Memory Motel: Eyeless in Gaza's Blind Ambition
The post-punk era's odd men out.
Eyeless in Gaza: even their name sounds like the least commercially feasible band moniker ever - at least, it did until Sixpence None the Richer started doing big business in the late ‘90s. From the beginning, the British duo of Martyn Bates and Peter Becker was the ultimate anti-band. When they emerged from late-‘70s England's fertile post-punk scene, they were anti-rock-band, anti-ego, and resolutely anti-commercial. Nevertheless, they've remained together for over three decades, and are still making striking sonic statements in their own singular way to this very day.
The earliest recordings of Eyeless in Gaza -- whose name, incidentally, came from a 1936 Aldous Huxley novel -- date back to 1980, and they show a group already firmly fixed on following their own quirky path. Singer Bates sounded rather like a particularly agitated Joe Jackson taking enunciation lessons from a young Michael Stipe, but his lyrics were abstract enough that even crystal-clear diction wouldn't have put his messages across much more effectively. The minimalist frames multi-instrumentalist Becker erected around Bates' artful ululations alternated between art-school post-punk guitar jabs robbed of a rhythm section and slightly Young Marble Giants-ish tinkertoy keyboard lines bouncing off the humble pitter-patter of primitive drum-machine patterns. It was urgent, angsty, and fairly unprecedented; in other words, everything one would have wanted from a new band in that milieu.
By the time the duo got around to its second album, 1981's Caught in Flux, Eyeless In Gaza had evolved into purveyors of an angular, utterly individual electro-organic amalgam with a haunting, mysterious quality perfectly evoked by the affecting black & white photo on the front cover, which remains among the finest album-art images of its era. Like the prolific pair's first two albums, their third and fourth were released within a single year - 1982's Drumming the Beating Heart and Pale Hands I Loved So Well both expanded on the more melodic, atmospheric, keyboard-oriented pieces from Caught in Flux. Both records represented a new high point for EIG, overflowing as they were with autumnal, eerily beautiful, electro-laced art songs.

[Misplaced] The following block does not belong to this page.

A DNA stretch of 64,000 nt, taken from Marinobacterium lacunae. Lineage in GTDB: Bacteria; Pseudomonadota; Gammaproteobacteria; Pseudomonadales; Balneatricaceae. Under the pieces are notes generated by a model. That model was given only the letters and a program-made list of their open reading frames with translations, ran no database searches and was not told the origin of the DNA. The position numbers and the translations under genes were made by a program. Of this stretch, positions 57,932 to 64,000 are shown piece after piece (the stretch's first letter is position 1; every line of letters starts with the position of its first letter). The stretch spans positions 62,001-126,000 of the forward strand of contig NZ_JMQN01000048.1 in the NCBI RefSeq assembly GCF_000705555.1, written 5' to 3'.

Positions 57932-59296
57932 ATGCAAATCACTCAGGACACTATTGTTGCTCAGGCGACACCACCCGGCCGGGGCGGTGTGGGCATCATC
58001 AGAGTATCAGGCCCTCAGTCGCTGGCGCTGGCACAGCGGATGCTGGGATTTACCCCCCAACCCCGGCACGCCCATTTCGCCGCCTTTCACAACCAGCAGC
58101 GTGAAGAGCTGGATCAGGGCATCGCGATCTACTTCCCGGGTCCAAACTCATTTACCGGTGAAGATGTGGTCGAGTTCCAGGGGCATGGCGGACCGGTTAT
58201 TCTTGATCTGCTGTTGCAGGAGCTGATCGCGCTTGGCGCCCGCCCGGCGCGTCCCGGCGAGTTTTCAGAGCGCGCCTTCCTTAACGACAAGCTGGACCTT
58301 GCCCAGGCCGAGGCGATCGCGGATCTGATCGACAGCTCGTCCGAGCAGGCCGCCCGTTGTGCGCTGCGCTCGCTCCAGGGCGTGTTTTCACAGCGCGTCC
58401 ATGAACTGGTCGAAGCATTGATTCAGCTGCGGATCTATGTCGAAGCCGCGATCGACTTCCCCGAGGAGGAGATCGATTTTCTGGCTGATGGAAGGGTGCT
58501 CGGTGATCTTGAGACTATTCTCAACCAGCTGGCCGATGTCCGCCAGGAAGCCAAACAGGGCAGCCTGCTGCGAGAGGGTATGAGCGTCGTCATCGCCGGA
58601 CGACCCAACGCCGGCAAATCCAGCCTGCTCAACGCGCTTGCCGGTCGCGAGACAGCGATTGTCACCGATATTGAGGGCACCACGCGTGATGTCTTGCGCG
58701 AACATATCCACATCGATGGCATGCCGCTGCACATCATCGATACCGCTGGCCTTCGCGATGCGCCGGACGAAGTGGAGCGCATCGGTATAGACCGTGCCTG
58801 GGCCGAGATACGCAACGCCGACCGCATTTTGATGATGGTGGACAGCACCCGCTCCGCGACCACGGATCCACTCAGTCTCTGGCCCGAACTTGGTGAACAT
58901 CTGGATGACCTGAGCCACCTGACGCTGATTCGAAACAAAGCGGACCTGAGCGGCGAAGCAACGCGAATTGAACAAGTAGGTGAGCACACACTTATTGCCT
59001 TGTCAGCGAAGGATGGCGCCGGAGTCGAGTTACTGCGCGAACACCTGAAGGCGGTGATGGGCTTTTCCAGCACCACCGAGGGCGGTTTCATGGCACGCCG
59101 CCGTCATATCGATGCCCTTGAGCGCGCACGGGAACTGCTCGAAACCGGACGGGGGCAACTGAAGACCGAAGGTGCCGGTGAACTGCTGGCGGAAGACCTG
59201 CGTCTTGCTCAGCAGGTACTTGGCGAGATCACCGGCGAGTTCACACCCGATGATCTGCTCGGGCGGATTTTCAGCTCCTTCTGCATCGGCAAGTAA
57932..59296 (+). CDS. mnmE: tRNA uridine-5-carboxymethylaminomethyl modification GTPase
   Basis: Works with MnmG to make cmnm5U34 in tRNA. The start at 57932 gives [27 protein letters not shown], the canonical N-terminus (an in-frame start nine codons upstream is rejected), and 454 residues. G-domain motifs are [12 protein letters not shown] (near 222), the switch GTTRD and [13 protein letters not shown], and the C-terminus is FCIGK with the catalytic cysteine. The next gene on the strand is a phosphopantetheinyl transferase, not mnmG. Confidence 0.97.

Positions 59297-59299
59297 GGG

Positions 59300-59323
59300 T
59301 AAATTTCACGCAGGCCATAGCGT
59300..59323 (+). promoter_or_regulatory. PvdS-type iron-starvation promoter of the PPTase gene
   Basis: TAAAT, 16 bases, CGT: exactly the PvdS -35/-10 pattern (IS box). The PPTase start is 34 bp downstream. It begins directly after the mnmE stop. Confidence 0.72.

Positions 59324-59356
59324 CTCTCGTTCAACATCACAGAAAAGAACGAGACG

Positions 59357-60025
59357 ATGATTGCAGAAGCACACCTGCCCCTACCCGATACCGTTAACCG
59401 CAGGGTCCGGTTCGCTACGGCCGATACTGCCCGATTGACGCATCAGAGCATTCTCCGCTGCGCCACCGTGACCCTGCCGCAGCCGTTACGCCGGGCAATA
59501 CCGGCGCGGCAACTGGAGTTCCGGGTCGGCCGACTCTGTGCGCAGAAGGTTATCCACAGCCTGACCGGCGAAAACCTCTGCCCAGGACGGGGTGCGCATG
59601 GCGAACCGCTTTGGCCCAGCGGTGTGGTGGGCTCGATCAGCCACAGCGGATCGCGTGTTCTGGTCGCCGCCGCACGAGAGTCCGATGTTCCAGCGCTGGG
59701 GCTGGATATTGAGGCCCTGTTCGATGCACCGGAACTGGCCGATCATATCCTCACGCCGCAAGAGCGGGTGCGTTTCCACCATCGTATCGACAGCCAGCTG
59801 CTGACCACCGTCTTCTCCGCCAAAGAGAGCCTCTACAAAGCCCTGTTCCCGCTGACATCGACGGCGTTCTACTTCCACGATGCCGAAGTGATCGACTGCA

The group's next two albums moved in a direction that must have seemed unthinkable to Eyeless in Gaza's admirers at the time - commercial accessibility. The 1983 release Rust Red September edged away from the moody abstractions and spooky textures of old, toward more concise, pop-oriented songs, but for all of the album's distance from its predecessors, it turned out to be but a mere half-step. Three years later, Back From the Rains finished the job with its slick production and mainstream musical modes. It was straight-up mid-‘80s indie pop, ostensibly indistinguishable from contemporaneous efforts by the likes of The Style Council, Everything But the Girl, or Prefab Sprout - not that there's anything wrong with that, but it was neither EIG's strong suit nor anything their early fans could conceivably have wanted from them. In retrospect, they're both fine records on their own merits, but at the time they felt like the betrayal of an intimate trust.
It's not surprising that Back from the Rains spelled the end of Becker and Bates's partnership for some time. When they reunited for Fabulous Library in 1993, they seemed to have recognized their past missteps, and in the second chapter of their partnership, the duo pursued a sound increasingly more in line with their early aesthetic. Their ‘90s efforts were somewhat influenced by contemporary electronic music, but by the time the 2000s rolled around, they were making albums like Answer Song & Dance and Everyone Feels Like a Stranger, that felt much more like a logical progression from their early-‘80s triumphs than the records that actually followed those early gems. Who'd have ever expected a couple of intense, arty types like Becker and Bates to drum up a happy ending for themselves?